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Title: Chemical composition of fogwater collected at four sites in North- and Mount-Lebanon during 2021
Authors: Khoury, Dani
Millet, Maurice
Weissenberger, Thomas
Delhomme, Olivier
Jabali, Yasmine 
Affiliations: Department of Civil and Environmental Engineering 
Keywords: Fog chemistry
Physico-chemical parameters
Principal component analysis
Trace metals
Issue Date: 2024-01-01
Publisher: Elsevier
Part of: Atmospheric Pollution Research
Volume: 15
Issue: 1
A field campaign is established at four sites in North-Lebanon (Akkar district) and Mount-Lebanon (Keserwan district) for the first time between February and June 2021 using the Caltech Active Strand Cloud Collector (CASCC). Overall, 14 fog events are sampled, of which 5 samples from Fnaideq, 5 samples from Beit Younes, 1 sample from Qamouaa, and 4 samples from Bzomar. Their mean liquid water content (LWC) varies between 0.023 and 0.045 g m−3, their mean conductivity (K) varies between 53.3 and 2210 μS cm−1, and their pH varies between 6.5 and 7.8. The dissolved organic carbon (DOC) varies between 7.4 and 82.6 ppm. DOC shows a good correlation with magnesium and chloride, and no relationship with the liquid water content (LWC). The total average ionic concentrations (TIC) in Fnaideq, Qamouaa, Beit Younes, and Bzomar are respectively 3106.9, 4112.2, 4972.4, and 5969.1 μEq L−1. TIC shows a negative correlation with LWC (r2 = 0.7), suggesting that an increase in the LWC with dilute the solute concentration. The fog water in Lebanon is characterized by high concentrations of Ca2+ (35% of the measured TIC), Na+ (20%), Cl− (12%), NH4+ (11%), and Mg2+ (11%). The contribution of the acidic ions (SO42− and NO3−) from industrial and vehicular sources is minimum (respectively of 3% and 1%). NH4+, originating from the scavenging of gaseous ammonia and particulate ammonium nitrate and sulfate and from agricultural activities, and Ca2+‏, originating from the scavenging of coarse particles, act as acid neutralizers and are the main cause for the relatively basic pH of fogs in Lebanon. The contribution of Ca2+ and Mg2+ to sea-salt is found to be negligible, whereas the contribution of SO42− to sea salt is higher. Zn and Ni are the most two abundant heavy metals at all sampling sites. Their concentrations vary respectively between 137.6 and 349.7 μg L−1 (mean of 211.8 μg L−1) and between 38.2 and 585.5 μg L−1 (mean of 197.6 μg L−1). They account together for an average of 58% of the total elemental concentration. The high enrichment factors (higher than 100) for Ni, Cu, Zn, Hg, and Cd suggest significant anthropogenic contamination at the sampling sites. The ionic sources are also determined by the Principal Component Analysis (PCA). Two principal components (PCs) that account together for 62% of the total variance are identified by PCA. High ionic loadings are observed indicating a well-mixed mixture of local anthropogenic sources (factories, motor vehicle emissions, sea transportation, agriculture, combustion, civil construction, etc.) and some natural sources (sea and crust/soil).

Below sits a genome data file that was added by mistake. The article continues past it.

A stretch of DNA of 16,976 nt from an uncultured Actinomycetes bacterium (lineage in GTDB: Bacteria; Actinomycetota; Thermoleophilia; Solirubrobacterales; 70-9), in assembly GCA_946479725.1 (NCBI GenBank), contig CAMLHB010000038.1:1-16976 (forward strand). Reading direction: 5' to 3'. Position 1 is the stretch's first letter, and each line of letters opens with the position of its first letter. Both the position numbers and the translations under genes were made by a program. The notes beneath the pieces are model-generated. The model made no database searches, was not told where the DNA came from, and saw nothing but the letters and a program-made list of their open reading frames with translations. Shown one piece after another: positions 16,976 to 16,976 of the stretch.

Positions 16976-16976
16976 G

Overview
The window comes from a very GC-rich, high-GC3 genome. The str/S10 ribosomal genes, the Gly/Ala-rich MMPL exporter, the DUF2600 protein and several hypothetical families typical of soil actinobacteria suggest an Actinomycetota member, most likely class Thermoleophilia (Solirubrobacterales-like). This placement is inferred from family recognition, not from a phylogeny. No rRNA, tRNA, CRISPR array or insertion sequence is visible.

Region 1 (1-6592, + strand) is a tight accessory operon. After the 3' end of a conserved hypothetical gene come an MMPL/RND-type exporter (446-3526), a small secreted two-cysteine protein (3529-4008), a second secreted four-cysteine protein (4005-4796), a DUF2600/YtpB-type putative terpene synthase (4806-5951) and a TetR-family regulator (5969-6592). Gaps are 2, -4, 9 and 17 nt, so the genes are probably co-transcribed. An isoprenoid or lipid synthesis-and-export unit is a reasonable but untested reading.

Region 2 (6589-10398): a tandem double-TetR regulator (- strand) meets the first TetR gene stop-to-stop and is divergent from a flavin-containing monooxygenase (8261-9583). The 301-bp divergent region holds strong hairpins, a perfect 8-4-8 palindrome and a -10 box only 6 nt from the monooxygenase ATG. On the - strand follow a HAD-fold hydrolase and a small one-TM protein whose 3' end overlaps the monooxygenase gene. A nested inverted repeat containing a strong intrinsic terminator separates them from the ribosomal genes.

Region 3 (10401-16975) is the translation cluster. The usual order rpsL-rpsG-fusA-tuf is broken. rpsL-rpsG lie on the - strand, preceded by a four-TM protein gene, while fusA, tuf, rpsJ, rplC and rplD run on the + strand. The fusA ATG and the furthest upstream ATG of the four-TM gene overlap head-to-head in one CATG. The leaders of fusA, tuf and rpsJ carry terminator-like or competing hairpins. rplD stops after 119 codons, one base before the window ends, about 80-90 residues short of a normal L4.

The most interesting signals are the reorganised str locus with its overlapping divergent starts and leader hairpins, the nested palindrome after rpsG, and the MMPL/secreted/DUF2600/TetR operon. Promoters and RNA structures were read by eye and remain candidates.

ISSN: 13091042
DOI: 10.1016/j.apr.2023.101958
Ezproxy URL: Link to full text
Type: Journal Article
Appears in Collections:Department of Civil and Environmental Engineering

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